Summary: Explores Peter's doxology regarding the salvation we have in Christ.
In the first chapter, I noted that the New Testament epistles follow the basic form of letter writing of that day. There is nothing significant about the form. What is significant is how the NT writers make use of the form to express their Christian content.
What is the form? There are basically six parts:
1. Identifying the writer: Peter, an apostle of Jesus Christ
2. Identifying the recipient: To God’s elect, strangers in the world…
3. Greeting: Grace and peace be yours in abundance.
4. Expression of well wish or thanksgiving
6. Final greeting and farewell: 5:12f
This morning we will look at the first portion of Peter’s thanksgiving, or rather, doxology to God.
Praise be to the God and Father of our Lord Jesus Christ! Why doesn’t he simply say “Praise be God”? Because what he is praising God for is the work done by and through Jesus Christ. Furthermore, he is inferring something significant with the term “Father.” We will see what it is.
Out of God’s great mercy that he has done something wonderful for us. What is it? He has given us new birth, caused us to be born again. He has regenerated us. This is the same thing Jesus taught Nicodemus in John 3:3: I tell you the truth, no one can see the kingdom of God unless he is born again.
What are we being taught? One, God the Father is our father. That is the relationship we now have with God. Two, God has done this work of rebirth. Peter does not say, “Praise be to God, we have made a great change in our lives.” No, God has given us new birth, and he did this not because we deserved it or earned it or showed good potential, but out of his mercy.
Now, what is new birth? That is an important question. Quite often we misunderstand it. We’ve heard the expression, “believe in Christ and you will be born again.” Paul told the Philippian jailer, “Believe in the Lord Jesus, and you will be saved” (Acts 16:31), but not “you will be born again.” The reason is that one cannot believe – cannot be saved – until he is born again, i.e. until the Spirit has done the work of regenerating his dead spirit.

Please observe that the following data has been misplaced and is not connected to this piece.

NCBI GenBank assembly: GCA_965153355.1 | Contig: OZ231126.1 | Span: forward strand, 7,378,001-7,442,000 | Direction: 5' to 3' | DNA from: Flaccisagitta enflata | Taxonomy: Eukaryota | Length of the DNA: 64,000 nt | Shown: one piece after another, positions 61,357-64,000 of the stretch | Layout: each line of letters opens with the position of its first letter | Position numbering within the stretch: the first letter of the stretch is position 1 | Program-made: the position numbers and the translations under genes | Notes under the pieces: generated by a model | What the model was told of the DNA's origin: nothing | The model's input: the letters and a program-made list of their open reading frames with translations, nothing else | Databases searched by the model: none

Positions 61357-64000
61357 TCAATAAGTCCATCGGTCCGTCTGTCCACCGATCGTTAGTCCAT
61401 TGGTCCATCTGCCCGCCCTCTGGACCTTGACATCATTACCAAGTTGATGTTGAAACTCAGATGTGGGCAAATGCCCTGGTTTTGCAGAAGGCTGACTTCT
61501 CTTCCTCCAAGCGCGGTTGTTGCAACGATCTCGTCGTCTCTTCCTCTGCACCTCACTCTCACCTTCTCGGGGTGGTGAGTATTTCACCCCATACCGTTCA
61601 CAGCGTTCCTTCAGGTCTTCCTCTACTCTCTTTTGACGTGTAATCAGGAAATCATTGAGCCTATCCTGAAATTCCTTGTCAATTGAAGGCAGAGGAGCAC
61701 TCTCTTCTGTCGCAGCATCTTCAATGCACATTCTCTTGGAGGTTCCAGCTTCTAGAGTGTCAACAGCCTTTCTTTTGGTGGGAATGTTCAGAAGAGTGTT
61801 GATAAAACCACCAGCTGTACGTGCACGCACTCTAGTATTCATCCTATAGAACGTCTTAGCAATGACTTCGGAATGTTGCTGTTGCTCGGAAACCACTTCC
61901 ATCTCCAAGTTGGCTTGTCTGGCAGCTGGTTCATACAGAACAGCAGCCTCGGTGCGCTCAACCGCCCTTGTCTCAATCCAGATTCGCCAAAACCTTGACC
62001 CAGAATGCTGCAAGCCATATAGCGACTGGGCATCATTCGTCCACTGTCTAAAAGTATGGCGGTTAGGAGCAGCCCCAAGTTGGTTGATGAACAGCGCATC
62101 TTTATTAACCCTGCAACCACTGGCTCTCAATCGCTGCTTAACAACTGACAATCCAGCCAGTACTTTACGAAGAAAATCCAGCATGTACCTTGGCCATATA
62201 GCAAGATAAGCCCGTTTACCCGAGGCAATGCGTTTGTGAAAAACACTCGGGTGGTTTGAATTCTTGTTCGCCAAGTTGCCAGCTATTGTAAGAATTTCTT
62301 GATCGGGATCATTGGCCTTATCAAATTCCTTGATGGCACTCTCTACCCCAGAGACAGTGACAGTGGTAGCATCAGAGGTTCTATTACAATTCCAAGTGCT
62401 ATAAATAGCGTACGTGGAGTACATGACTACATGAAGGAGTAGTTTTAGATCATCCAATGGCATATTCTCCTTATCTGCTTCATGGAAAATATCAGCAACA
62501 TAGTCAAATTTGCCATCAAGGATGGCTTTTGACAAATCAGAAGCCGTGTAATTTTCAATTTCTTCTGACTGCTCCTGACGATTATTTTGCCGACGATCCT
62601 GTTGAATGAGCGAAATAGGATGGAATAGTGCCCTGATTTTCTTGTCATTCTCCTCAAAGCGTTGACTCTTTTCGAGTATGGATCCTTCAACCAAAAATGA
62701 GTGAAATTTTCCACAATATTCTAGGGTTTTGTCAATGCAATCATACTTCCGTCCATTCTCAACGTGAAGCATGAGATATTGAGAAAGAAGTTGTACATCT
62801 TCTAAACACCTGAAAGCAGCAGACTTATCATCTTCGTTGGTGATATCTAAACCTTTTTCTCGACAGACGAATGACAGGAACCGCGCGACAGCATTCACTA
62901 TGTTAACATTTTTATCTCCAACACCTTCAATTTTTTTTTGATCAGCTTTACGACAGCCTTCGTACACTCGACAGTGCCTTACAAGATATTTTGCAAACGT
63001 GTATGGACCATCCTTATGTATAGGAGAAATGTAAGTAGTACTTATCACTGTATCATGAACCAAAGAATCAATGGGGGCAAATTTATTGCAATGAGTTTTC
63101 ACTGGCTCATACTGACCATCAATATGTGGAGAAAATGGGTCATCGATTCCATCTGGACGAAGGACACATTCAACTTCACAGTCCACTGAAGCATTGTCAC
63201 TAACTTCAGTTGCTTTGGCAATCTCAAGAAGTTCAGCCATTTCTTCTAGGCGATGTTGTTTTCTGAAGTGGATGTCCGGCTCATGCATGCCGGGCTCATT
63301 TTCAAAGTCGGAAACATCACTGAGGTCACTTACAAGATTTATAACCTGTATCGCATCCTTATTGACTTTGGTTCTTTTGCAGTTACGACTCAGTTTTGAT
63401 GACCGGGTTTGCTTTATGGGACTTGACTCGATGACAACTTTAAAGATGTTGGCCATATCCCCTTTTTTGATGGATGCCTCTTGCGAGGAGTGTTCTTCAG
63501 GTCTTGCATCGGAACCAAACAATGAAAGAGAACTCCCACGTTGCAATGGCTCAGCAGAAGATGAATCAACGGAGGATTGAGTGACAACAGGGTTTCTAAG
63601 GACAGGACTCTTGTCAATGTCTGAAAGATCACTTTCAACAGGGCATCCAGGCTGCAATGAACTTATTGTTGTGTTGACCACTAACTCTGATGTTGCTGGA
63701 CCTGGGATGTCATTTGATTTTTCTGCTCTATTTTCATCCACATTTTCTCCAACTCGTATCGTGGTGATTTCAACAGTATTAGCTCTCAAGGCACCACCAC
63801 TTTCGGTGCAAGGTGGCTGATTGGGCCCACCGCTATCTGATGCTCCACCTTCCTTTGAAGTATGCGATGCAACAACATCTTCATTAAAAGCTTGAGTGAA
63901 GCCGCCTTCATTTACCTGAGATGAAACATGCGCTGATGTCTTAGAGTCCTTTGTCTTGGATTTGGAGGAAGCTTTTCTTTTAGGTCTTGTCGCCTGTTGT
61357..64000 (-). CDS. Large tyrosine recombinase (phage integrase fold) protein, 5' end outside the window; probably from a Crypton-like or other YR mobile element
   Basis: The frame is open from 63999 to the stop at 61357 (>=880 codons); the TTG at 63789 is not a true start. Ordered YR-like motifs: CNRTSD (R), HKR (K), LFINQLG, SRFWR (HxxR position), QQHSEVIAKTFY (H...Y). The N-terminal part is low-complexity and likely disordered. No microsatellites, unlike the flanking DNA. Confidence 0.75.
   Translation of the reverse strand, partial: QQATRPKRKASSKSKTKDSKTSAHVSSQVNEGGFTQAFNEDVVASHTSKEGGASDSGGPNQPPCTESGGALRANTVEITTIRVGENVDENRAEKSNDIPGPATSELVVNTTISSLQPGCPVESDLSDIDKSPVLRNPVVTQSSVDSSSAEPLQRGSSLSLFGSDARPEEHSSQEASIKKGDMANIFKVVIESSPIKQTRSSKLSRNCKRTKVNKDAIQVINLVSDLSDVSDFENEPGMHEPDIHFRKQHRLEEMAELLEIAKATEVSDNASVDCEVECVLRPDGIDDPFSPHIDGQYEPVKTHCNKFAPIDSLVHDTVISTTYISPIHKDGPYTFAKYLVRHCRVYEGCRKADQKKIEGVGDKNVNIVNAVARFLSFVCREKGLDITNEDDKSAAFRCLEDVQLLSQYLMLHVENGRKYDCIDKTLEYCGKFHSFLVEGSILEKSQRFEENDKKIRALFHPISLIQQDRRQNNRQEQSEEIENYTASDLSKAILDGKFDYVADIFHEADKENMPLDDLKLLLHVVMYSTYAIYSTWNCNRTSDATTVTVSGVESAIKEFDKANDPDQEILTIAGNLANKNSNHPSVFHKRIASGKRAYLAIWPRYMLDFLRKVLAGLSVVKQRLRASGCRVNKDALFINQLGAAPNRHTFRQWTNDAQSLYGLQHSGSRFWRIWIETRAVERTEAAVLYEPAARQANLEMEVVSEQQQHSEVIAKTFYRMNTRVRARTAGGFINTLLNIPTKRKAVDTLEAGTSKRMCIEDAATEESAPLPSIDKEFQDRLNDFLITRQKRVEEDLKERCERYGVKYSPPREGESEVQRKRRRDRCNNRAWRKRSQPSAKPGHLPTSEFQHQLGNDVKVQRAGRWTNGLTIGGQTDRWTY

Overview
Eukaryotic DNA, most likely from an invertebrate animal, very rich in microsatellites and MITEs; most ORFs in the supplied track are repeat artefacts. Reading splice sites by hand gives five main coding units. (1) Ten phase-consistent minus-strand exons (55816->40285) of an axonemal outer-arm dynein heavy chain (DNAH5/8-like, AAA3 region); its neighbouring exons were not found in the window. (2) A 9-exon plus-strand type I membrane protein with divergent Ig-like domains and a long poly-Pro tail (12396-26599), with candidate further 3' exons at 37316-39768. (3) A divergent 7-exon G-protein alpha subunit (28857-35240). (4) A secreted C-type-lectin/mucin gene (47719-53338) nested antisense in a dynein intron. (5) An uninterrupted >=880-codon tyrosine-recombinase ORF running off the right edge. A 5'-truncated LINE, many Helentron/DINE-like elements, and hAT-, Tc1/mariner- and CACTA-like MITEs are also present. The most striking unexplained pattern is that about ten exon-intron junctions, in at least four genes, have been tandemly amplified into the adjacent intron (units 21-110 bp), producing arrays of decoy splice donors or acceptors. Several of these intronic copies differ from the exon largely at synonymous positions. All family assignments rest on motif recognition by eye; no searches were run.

Paul expressed the matter this way to the Ephesians: As for you, you were dead in your transgressions and sins, 2 in which you used to live when you followed the ways of this world and of the ruler of the kingdom of the air, the spirit who is now at work in those who are disobedient (2:1,2). Those who are without the gospel are not a dying people; they are a dead people. People are not resistant to the gospel because some part of them is resisting; they are dead, and they will not respond until new life is given to them. Thus Paul goes on to say, But because of his great love for us, God, who is rich in mercy, made us alive with Christ even when we were dead in transgressions…(4,5).
God does some supernatural work within us to make us alive to spiritual truth, so that when we hear the gospel we respond and are converted. Do you catch the distinction I am making? We are often taught that if we will make changes in our lives, God will respond to us. If we receive Jesus into our hearts, God will cause us to be born again. If we would show faith, then the Holy Spirit could work in us. But God works in us before we work towards him.
What’s the point? God is not rendered powerless by us. He is not wishing we would make use of his mercy. When God decides out of his mercy that he will save us, he will do just that. Because we are dead, salvation can only take place when we are born again, and that new birth can only take place by the supernatural act of God. And Peter is saying to his people, “It happened!” It’s not hopefully going to happen; it’s not happening gradually as we make changes in our lives; it has happened as the free gift of God.
Now what has the new birth resulted in? What has it gotten us? A living hope. Before I get into what that hope entails, first let’s note the characteristic of this hope and how it springs up.
That the hope is living builds off the term new birth. We who are now alive in Jesus Christ possess a hope that fills us with purpose and joy. It vitalizes us. This is not the hope of wistful feelings: “I hope things will get better;” “I hope so”… This is hope that sustains us, gives us confidence, fills us with peace and joy. Indeed, it so much fills us, that we have to be ready to give an account for it (3:15).